I learnt from a recent post on John Cook’s excellent blog that it’s really easy to do extended floating point computations in R using the
Rmpfr is R’s wrapper around the C library MPFR, which stands for “Multiple Precision Floating-point Reliable”.
The main function that users will interact with is the
mpfr function: it converts numeric values into (typically) high-precision numbers, which can then be used for computation. The function’s first argument is the numeric value(s) to be converted, and the second argument,
precBits, represents the maximal precision to be used in numbers of bits. For example,
precBits = 53 corresponds to double precision.
In his blog post, Cook gives an example of computing to 100 decimal places by multiplying the arctangent of 1 by 4 (recall that , so ):
4 * atan(mpfr(1, 333)) # 1 'mpfr' number of precision 333 bits #  3.14159265358979323846264338327950288419716939937510582097494459230781640628620899862803482534211706807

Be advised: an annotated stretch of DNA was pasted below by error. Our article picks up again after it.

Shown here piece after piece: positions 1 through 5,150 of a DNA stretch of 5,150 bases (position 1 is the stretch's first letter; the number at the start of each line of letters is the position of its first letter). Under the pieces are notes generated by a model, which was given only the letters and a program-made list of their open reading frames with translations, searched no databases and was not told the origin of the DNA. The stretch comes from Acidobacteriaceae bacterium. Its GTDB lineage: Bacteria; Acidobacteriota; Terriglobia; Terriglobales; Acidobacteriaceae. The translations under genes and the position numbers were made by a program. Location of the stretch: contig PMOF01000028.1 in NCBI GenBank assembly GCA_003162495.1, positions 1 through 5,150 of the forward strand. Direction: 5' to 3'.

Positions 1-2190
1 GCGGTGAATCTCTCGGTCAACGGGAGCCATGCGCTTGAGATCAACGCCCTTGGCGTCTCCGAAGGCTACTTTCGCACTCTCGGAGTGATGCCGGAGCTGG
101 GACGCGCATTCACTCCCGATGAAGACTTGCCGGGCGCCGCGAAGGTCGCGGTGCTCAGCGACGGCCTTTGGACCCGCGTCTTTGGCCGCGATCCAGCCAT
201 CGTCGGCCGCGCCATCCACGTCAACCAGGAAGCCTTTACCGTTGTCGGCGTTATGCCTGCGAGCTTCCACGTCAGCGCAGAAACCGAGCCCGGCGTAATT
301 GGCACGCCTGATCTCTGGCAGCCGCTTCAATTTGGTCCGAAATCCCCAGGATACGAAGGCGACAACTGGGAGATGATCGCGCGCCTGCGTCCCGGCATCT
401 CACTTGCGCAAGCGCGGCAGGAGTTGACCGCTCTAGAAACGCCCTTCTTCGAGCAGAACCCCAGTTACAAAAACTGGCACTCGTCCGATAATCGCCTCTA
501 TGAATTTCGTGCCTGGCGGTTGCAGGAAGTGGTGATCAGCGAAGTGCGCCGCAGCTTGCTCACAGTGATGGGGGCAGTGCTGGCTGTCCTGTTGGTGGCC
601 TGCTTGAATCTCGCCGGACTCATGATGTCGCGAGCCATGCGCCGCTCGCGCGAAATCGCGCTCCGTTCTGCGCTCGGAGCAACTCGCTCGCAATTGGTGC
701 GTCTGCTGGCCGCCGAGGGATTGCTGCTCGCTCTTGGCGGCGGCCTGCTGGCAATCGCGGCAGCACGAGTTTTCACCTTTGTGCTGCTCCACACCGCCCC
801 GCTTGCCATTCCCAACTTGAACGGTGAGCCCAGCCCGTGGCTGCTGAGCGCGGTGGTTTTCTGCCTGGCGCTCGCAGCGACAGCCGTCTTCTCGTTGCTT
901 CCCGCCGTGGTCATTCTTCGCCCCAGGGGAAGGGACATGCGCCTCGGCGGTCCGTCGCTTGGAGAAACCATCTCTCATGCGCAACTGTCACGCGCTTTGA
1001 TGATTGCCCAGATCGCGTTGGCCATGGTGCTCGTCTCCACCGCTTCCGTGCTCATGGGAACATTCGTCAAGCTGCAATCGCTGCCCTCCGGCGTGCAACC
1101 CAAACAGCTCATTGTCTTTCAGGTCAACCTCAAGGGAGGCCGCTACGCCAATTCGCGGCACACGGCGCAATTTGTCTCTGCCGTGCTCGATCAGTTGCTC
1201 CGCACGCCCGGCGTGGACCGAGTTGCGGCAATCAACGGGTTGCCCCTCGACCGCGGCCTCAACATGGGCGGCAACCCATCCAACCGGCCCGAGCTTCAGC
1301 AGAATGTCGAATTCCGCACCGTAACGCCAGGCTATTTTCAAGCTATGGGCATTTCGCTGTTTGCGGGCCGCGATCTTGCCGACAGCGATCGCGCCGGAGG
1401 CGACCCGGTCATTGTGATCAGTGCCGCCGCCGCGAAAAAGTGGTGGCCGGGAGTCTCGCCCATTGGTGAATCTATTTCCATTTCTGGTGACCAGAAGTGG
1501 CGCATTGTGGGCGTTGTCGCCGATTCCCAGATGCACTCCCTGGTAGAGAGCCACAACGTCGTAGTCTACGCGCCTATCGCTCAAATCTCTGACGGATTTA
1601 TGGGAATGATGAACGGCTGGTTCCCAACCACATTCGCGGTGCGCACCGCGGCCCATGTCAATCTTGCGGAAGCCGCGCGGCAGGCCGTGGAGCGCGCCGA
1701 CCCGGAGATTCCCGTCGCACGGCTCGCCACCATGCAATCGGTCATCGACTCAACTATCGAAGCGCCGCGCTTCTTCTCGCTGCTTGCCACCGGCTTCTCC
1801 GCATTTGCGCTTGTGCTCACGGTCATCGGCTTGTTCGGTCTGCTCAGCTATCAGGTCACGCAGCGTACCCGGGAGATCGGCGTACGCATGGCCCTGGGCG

Why does he set the precision to 333 bits? This link suggests that with bits, we get decimal digits of precision. (Reality for floating point numbers is not quite as straightforward as that: see this for a discussion. But for our purposes, this approximation will do.) Hence, to get 100 decimal places, we need around bits, so he rounds it up to 333 bits.
The first argument to
mpfr can be a vector as well:
mpfr(1:10, 5) # 10 'mpfr' numbers of precision 5 bits #  1 2 3 4 5 6 7 8 9 10
As the next code snippet shows, R does NOT consider the output of a call to
mpfr a numeric variable.
x <- sin(mpfr(1, 100)) x # 1 'mpfr' number of precision 100 bits #  0.84147098480789650665250232163005 is.numeric(x) #  FALSE
We can use the
asNumeric function to convert it to a numeric:
y <- asNumeric(x) y #  0.841471 is.numeric(y) #  TRUE
Can we use the more familiar
as.numeric instead? According to the function’s documentation,
as.numeric coerces to both “numeric” and to a vector, whereas
asNumeric() should keep dim (and other) attributes. We can see this through a small example:
x <- mpfr(matrix(1:4, nrow = 2), 10) x # 'mpfrMatrix' of dim(.) = (2, 2) of precision 10 bits # [,1] [,2] # [1,] 1.0000 3.0000 # [2,] 2.0000 4.0000 asNumeric(x) # [,1] [,2] # [1,] 1 3 # [2,] 2 4 as.numeric(x) #  1 2 3 4